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Burying asylum under the foundations of home

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Abstract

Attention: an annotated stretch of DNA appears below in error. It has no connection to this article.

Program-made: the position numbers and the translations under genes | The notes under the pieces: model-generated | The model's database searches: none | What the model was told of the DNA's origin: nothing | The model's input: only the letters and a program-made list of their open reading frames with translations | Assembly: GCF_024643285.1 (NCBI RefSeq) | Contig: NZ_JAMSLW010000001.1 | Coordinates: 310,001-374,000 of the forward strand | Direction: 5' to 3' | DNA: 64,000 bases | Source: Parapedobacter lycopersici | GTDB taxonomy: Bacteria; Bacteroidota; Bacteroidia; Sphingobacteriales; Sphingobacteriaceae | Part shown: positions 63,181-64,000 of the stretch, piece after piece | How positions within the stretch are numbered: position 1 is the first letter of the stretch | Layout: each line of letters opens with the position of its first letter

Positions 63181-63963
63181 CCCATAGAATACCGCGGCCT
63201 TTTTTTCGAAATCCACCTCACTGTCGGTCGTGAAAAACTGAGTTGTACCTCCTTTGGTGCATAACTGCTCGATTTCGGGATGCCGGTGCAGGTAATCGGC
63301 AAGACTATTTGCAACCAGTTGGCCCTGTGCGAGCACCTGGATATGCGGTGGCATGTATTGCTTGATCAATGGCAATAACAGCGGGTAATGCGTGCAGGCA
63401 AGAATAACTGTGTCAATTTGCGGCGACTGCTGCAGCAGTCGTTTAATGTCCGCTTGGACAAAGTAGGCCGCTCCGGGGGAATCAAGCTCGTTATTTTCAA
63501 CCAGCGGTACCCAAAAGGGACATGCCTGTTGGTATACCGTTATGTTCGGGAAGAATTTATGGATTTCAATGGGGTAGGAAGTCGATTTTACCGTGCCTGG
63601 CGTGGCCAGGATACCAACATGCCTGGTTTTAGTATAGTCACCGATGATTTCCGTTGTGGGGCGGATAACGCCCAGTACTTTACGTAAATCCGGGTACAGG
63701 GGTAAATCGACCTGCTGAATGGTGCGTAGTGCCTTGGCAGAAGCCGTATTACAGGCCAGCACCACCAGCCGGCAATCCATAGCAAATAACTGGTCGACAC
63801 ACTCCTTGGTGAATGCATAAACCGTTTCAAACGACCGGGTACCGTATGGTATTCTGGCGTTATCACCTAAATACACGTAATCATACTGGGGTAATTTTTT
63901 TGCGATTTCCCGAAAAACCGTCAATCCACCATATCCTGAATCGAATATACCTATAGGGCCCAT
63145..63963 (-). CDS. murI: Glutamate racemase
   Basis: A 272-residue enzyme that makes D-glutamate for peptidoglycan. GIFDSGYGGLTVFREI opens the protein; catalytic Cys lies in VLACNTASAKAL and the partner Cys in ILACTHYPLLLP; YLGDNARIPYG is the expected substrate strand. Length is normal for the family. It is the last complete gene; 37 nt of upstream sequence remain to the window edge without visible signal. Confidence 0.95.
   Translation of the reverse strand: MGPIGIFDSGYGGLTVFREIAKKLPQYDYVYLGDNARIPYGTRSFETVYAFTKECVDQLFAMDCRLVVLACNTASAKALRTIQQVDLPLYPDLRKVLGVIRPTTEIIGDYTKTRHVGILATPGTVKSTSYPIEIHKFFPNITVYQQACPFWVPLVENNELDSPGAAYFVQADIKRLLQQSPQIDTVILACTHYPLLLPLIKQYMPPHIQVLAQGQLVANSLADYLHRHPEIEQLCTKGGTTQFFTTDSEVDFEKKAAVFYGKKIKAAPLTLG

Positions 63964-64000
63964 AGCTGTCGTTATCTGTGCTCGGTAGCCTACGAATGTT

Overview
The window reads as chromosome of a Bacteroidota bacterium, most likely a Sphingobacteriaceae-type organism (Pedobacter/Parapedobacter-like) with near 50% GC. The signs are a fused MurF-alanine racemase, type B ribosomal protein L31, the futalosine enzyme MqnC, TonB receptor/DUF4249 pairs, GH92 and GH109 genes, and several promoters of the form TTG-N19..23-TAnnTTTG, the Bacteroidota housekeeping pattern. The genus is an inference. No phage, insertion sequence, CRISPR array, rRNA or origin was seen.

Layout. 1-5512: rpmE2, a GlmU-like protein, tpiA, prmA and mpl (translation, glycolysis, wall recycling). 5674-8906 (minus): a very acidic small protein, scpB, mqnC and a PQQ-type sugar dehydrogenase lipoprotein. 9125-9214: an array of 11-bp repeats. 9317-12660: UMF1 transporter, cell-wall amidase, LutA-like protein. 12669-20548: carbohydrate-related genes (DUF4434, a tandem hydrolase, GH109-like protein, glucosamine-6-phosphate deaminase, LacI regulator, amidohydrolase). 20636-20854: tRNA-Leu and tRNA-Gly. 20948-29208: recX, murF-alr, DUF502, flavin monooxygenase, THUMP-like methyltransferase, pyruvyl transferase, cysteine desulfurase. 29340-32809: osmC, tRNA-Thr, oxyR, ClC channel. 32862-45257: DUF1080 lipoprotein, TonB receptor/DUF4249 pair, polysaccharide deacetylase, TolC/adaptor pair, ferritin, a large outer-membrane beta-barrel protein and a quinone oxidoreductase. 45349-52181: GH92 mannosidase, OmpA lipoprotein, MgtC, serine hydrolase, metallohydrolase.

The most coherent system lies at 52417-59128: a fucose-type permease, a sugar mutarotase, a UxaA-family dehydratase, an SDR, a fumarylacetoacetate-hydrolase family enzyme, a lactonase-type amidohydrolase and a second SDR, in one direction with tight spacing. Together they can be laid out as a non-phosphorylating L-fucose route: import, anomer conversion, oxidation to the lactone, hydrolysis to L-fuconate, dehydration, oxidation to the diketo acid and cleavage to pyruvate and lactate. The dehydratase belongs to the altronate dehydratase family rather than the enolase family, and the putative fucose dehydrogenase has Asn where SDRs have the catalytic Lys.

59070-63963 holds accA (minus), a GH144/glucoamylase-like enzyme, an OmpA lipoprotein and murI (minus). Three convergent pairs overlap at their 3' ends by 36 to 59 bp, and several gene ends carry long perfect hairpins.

In 2010, the former New Labour immigration minister Phil Woolas (in a rather dubious distillation of British identity) suggested that ‘The simple act of taking one’s turn is one of the things that holds our country together. It is very important that newcomers take their place in queues whether it is for a bus or a cup of tea’ (Daily Telegraph 2010). He claimed that tensions emerge when some immigrants are not familiar with British cultural practices, such as queuing and ‘playing fair’. The implication was that this disrupts the familiar rhythms and practices of home which ‘hold our country together’ and risks unmaking the host’s home. Successful ‘integration’, therefore, depends upon well-behaved guests, leaving any complicating ‘cultural practices’ by the door as they cross the nation’s threshold and adhere to a set of reasonable house rules laid down by the host.